Who knows how healthy Tiger actually is and if his efforts are repeatable. He rode in a cart all week; doing so in a regular tour event will require approval from the PGA. I imagine they would jump at giving him one, ironic given how hard they fought to keep Casey Martin out of one 20-some years ago. Whether Tiger’s body can hold up to 72 holes of high-level golf is another matter. Regardless of his future, it is stunning that he had been able to recover to this level.


The Pacers are kind of a mess. Which is unusual. Aside from the mid–2000s, post-Brawl era, the franchise is usually pretty boring and steady. They are always solid, occasionally great. They never get a high lottery draft pick. They don’t make much news that draws attention nationally.

This year has been different. There seems to be a lot of discontent in the locker room. There are players who don’t like their roles, some who are frustrated by not winning, and others who have issues with the front office.

It reached the point where owner Herb Simon had to meet with select media last week to ensure them he loved this team and that he thought they were fully capable of getting their shit together and winning some games. This came just as there were reports that he might finally relent from his long-held policy of refusing to tank for a high draft pick. He has said he would rather be mediocre and sell as many tickets as possible than tell the fans the team is going to suck for a few years and deal with a huge attendance loss.

The chatter is he may be wavering because the Pacers’ attendance this year has been near the bottom of the entire league. I think there’s also finally some acceptance that while they have a lot of nice players, they have the wrong mix of nice players. Too many guys who do the same thing and no true stars. There’s no Jermaine O’Neal, Danny Granger, or Paul George on this roster: a young, talented player who can blossom into a top 20 player if the team is patient enough.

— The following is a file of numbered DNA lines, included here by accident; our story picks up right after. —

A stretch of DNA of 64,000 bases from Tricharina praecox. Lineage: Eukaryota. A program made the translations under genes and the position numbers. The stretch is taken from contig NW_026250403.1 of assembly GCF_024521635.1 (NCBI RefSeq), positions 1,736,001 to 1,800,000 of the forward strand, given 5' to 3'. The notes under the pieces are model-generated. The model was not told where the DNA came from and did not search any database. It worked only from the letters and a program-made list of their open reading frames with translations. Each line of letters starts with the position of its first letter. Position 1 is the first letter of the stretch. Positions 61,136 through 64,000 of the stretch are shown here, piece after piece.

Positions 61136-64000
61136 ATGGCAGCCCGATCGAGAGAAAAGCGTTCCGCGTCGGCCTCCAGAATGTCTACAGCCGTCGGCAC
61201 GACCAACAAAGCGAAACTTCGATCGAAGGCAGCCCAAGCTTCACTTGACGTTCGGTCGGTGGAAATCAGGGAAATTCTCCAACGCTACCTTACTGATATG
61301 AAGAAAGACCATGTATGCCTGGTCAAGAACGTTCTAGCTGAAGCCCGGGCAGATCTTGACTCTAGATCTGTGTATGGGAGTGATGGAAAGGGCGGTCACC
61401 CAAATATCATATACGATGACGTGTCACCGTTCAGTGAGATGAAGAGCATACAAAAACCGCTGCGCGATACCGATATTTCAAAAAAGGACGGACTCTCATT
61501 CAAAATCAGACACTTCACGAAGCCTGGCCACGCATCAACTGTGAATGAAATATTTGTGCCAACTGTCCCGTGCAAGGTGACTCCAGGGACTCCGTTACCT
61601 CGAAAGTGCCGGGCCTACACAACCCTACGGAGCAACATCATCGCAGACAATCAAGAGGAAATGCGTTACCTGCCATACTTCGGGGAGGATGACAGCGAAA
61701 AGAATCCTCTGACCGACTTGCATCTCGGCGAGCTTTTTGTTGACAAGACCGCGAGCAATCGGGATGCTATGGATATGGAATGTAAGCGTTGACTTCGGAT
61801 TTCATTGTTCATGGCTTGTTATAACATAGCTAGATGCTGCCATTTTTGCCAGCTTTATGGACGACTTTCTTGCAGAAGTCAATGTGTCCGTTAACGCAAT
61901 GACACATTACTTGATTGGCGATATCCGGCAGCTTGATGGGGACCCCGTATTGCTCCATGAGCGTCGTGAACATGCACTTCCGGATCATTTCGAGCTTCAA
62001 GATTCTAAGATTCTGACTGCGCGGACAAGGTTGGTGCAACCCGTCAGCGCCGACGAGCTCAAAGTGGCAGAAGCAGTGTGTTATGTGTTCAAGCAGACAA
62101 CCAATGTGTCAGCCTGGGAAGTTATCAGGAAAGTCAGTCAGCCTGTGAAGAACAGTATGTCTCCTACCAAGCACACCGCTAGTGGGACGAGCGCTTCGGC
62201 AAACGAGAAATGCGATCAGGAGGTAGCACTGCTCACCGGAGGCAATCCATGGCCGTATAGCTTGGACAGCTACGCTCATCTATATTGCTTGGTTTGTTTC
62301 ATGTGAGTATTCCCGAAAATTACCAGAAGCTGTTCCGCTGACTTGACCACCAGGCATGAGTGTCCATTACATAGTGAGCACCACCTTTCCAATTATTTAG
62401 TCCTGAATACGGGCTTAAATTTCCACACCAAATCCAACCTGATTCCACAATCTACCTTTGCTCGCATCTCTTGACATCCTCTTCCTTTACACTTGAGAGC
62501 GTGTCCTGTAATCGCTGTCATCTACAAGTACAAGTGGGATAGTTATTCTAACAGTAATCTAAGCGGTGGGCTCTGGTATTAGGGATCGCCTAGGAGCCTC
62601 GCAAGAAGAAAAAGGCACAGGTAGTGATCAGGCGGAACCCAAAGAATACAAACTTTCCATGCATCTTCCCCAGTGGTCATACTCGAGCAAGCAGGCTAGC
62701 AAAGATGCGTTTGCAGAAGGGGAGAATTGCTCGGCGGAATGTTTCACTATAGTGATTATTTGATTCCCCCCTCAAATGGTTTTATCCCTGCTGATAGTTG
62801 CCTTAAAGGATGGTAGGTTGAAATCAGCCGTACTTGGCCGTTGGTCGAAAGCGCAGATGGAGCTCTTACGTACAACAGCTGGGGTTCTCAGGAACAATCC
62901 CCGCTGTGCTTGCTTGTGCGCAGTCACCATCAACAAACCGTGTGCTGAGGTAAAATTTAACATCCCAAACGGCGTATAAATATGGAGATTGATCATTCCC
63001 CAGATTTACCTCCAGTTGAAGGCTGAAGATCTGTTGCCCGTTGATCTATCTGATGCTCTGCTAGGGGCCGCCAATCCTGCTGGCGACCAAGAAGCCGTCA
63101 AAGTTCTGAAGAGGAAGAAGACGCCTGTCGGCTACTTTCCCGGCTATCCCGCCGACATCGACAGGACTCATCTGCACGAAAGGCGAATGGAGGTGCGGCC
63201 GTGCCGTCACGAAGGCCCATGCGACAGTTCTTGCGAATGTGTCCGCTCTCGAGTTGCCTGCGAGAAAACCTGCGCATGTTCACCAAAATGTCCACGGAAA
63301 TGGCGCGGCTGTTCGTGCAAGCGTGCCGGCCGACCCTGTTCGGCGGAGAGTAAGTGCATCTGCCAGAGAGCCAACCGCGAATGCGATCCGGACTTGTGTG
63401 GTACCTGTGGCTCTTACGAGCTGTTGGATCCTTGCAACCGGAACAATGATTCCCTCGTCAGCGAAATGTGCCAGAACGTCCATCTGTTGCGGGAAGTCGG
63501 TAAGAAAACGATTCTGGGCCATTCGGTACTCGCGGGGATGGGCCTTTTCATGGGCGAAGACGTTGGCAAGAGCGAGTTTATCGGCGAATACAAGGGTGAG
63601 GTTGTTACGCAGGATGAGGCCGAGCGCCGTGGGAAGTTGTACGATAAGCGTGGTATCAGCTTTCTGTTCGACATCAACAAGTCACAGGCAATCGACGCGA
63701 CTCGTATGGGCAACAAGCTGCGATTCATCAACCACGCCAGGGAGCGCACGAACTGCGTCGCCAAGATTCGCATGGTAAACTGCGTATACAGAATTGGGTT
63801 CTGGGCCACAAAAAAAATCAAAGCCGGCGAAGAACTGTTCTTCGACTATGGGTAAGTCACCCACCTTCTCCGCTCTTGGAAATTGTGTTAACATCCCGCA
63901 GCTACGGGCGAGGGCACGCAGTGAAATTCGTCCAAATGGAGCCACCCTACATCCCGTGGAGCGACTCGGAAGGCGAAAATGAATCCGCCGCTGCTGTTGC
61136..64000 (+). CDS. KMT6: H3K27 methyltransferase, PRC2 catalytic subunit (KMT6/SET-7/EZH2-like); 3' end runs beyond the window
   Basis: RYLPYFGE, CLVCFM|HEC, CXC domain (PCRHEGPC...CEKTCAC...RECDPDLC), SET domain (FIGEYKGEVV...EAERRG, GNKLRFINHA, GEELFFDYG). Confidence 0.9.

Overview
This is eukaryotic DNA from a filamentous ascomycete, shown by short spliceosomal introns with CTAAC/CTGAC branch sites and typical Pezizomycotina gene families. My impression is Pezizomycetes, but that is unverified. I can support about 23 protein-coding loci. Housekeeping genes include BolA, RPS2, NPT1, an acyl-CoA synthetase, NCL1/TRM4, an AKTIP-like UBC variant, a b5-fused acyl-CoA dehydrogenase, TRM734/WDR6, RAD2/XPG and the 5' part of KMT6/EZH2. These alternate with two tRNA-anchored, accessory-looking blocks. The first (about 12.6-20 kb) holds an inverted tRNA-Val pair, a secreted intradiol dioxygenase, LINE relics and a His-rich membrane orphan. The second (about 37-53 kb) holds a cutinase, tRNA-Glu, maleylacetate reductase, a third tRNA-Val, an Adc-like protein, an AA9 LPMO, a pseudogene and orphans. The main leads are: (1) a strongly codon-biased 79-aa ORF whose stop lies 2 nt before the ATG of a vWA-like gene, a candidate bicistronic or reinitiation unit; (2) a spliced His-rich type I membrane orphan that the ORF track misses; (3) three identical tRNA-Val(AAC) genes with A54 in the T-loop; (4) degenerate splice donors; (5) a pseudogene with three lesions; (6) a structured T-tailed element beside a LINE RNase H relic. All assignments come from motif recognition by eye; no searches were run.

The Colts are the far more important franchise around town these days, and have been since Peyton arrived. But I’ve talked to a few guys who have been big Pacers fans their entire lives who are pissed about where the team is. When you have such a small, loyal fan base and they begin to turn on the team, it seems like ownership has to do something drastic to keep their interest and to have any hopes of grabbing the attention of the rest of the city.


My attention given to the Colts this year has been waaaaay less than last year. I’m not sure why. I’ve watched way less of the NFL in general this year. Again, I’m not sure why.

The Colts seem to be rolling, though. And my limited viewing tells me that this may be the widest open playoffs in recent memory. So perhaps the Colts can overcome that brutal opening stretch of the season and make some noise in the playoffs.

Ha! Very funny! You can’t trust Carson Wentz in the playoffs!

Forget Covid and who may/may not be available: is there a single team you really trust to win 3–4 games in January? I would assume the Chiefs are, once again, the favorite as they’ve righted the ship from their mid-season swoon. But each time a team seems poised to stake a claim as the clear best team in the league, they lay a big fat egg. So maybe that means the Chiefs play a Wild Card in both the AFC title game and Super Bowl? I don’t know; I haven’t watched enough to have any idea what to expect.

1. The only time the schools have played since I moved to Indy was in Hawaii in November 2016 with the Hoosiers winning in overtime.